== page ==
Senate Majority Leader Harry Reid last week proposed officially what many agricultural lawmakers and lobbyists have been expecting for a couple of years: The farm bill could be included in a much larger budget package.
In a letter to House Speaker John Boehner, Reid suggested that if the House passed the Senate resolution to reopen the government, it could be followed by large-scale negotiations on budget policies. "You and your colleagues have repeatedly cited these fiscal issues as the things on which we need to work," Reid wrote in his Wednesday letter. "This conference would be an appropriate place to have these discussions, where participants could raise whatever proposals — such as tax reform, health care, agriculture, and certainly discretionary spending like veterans, national parks, and NIH — they feel appropriate."
Boehner rejected Reid's proposal, but the next day at a news conference, Reid followed up on his one-word mention of agriculture by saying, "The farm bill's hung up. We'll talk about that."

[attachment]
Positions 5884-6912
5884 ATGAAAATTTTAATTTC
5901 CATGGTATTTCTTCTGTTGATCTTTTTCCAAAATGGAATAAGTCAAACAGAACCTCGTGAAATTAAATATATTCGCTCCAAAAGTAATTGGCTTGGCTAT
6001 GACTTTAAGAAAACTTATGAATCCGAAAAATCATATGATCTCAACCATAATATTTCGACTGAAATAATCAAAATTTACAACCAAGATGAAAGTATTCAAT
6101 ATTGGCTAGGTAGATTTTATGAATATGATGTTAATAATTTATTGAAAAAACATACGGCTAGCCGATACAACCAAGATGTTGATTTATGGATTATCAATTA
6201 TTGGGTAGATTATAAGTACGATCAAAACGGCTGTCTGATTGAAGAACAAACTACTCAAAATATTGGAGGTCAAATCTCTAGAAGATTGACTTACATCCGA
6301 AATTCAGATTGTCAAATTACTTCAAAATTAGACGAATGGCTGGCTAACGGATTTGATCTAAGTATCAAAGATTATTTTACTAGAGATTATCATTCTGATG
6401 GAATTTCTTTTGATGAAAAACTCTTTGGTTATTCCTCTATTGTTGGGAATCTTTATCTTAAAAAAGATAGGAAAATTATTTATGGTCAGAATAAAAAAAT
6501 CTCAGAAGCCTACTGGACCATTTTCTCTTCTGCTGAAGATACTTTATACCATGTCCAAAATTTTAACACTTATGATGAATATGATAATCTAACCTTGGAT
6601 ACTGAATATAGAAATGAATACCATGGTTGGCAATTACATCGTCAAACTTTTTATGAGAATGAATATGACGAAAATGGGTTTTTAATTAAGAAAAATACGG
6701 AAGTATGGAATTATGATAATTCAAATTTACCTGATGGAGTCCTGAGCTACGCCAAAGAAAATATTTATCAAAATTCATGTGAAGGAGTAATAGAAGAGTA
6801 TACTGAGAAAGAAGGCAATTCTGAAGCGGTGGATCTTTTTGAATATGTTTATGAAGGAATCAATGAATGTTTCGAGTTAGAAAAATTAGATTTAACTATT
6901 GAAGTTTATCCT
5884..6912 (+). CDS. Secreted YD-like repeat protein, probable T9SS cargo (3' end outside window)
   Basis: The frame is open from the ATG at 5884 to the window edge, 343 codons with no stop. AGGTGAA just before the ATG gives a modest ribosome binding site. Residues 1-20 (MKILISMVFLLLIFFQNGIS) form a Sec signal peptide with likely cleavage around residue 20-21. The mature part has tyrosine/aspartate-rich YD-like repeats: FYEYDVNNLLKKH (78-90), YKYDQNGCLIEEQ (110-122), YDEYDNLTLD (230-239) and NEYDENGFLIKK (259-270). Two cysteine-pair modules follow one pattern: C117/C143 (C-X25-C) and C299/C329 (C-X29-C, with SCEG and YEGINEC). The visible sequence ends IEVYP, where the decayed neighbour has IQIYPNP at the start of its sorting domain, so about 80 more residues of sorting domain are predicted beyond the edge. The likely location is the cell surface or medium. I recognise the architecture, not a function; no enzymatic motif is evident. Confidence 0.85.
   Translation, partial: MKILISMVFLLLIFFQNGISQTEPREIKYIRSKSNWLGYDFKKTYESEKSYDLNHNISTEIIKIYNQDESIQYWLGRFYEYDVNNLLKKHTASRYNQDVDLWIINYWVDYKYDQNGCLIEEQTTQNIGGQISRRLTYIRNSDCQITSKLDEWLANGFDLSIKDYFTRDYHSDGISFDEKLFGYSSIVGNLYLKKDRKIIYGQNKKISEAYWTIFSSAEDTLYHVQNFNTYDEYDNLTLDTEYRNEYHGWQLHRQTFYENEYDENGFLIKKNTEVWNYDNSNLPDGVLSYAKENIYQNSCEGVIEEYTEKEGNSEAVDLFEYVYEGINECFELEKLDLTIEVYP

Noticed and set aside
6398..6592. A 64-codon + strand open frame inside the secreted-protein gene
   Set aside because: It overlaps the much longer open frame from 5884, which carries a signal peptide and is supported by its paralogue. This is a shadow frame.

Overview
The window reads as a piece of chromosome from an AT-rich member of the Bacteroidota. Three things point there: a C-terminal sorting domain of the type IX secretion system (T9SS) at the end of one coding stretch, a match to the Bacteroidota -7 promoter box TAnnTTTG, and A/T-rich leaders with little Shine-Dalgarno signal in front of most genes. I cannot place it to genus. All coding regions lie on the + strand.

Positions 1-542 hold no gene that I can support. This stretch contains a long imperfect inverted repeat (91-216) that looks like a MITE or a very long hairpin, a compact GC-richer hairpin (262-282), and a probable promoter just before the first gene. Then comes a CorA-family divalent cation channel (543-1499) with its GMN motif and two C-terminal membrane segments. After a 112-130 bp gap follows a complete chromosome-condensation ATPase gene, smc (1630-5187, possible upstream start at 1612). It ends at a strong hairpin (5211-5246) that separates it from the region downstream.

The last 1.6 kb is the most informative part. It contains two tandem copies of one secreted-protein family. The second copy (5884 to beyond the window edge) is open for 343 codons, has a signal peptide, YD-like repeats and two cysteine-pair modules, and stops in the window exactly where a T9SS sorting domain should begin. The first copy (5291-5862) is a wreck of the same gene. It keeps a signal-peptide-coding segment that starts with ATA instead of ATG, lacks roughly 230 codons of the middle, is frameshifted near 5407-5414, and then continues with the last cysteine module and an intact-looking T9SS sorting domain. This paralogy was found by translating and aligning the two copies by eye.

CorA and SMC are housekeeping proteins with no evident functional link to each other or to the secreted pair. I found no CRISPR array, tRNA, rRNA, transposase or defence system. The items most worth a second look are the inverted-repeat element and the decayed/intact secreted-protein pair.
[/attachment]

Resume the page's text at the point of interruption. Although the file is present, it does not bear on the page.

American Farm Bureau Federation lobbyist Mary Kay Thatcher said she was heartened by Reid's statements. "It appears likely that the farm bill may not be able to pass as a stand-alone bill, so if Majority Leader Reid believes we can get a good bill that combines nutrition and agriculture into one package and can pass by adding it to other bills, that is good news. The sooner we can pass the farm bill, the better," Thatcher said in an email.
Some lawmakers may not be willing to turn the farm bill over to the House and Senate leadership and the White House, but pressure is mounting to pass a new bill one way or another rather than extend the 2008 farm bill again.
A House GOP aide said Republicans still want a regular conference and a stand-alone conference report to be considered on the floors of the House and Senate. "The farm bill has hit snags, but it is not hung up today," the aide said.
Whether the farm bill is stand-alone or in a broader package may depend on what kind of conferees Boehner appoints. Last week, the House sent the Senate a bill that combined its separately passed farm and nutrition bills, and Reid quickly got unanimous consent to reappoint the conferees he had named when the House sent over its initial farm-program bill. Reid then sent the House a message requesting a conference.